City & State or ZIP Tonight, this weekend, May 5th...
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Archive for May, 2011

Restaurant Inspections, Yanmi Yanmi

When the Orkin Man serviced  the Atlanta Chinatown Square food court in Chamblee he apparently didn’t do a very good job at the booth of Yanmi Yanmi.

A DeKalb County food service inspector said the Japanese fast food counter at 5385 New Peachtree Road has “heavy roach infestation” and needs the immediate services of an exterminator.

During a routine inspection May 12 more than 10 adult roaches and nymphs were observed crawling on the floor, prep table and inside food preparation sinks, according to the report.

The inspector was told that Orkin Pest Control treated the facility’s entire food court for roaches less than a month ago. However, at Yanmi Yanmi there were pest problems in the kitchen and storage areas.

The restaurant manager was advised to have the area exterminated again and to remove all items not being used, including equipment, food and single service articles.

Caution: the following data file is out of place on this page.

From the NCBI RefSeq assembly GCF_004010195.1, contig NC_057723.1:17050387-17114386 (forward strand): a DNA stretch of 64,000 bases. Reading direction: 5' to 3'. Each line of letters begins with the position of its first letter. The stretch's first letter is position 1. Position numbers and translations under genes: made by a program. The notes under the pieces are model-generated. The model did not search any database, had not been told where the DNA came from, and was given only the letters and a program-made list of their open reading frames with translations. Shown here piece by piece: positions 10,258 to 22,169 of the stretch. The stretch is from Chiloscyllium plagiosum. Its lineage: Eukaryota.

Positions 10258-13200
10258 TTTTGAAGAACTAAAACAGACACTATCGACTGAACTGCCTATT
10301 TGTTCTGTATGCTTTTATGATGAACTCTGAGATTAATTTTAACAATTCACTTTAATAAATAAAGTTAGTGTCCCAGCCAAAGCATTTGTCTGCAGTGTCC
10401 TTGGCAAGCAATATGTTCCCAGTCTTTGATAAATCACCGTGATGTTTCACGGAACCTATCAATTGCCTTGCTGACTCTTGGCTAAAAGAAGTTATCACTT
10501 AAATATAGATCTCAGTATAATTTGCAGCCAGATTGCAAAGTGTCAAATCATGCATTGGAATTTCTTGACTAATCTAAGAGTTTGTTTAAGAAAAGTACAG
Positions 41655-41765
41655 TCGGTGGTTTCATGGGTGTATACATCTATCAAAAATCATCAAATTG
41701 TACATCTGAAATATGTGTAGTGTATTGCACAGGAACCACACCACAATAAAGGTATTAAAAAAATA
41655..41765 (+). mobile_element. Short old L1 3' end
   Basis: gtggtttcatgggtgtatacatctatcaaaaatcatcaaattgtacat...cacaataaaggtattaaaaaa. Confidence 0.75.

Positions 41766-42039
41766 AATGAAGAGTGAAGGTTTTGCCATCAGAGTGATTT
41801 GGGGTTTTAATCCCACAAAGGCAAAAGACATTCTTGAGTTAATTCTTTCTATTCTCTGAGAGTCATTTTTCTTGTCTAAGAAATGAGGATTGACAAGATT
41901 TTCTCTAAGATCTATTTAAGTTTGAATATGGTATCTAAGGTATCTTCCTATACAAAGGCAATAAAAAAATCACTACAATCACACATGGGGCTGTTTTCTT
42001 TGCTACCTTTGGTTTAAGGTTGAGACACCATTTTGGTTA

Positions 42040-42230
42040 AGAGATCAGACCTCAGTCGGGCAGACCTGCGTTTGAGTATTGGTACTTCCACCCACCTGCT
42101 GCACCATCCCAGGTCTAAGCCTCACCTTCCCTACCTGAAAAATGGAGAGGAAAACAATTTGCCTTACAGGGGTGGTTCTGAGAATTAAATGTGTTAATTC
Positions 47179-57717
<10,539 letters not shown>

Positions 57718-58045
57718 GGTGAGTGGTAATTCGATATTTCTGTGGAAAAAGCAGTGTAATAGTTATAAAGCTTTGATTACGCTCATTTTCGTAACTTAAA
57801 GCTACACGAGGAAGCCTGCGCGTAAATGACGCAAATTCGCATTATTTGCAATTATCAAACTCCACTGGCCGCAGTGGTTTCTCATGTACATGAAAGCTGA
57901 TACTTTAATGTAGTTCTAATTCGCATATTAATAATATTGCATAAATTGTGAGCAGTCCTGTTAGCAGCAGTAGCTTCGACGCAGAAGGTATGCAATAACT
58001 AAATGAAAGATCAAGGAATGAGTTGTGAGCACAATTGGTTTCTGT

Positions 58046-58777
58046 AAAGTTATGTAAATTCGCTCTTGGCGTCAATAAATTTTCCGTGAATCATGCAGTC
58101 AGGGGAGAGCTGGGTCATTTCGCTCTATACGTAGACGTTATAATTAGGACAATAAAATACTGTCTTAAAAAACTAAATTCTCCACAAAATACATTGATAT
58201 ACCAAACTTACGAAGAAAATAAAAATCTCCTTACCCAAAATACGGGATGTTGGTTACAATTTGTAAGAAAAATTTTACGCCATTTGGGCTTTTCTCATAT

The floors and walls also needed cleaning. Grease and food debris was observed on the floor and lower …

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Rise -n- Dine restaurant review, Emory Village



On a recent trip to New York I skipped the expensive breakfast at my hotel each morning and instead went around the corner to a perfectly good-enough diner. The menu there seemed to have changed little in decades, and I found it funny that the words “health” and “healthy” were always doled out with a scoop of cottage cheese for lumpy punishment. That cottage cheese healthified a bunless hamburger, a salad and even an egg-white omelet.

Review by John Kessler

Review by John Kessler

I can’t imagine a life of egg white and cottage cheese omelets is one worth living, but I guess I shouldn’t knock it until I try it.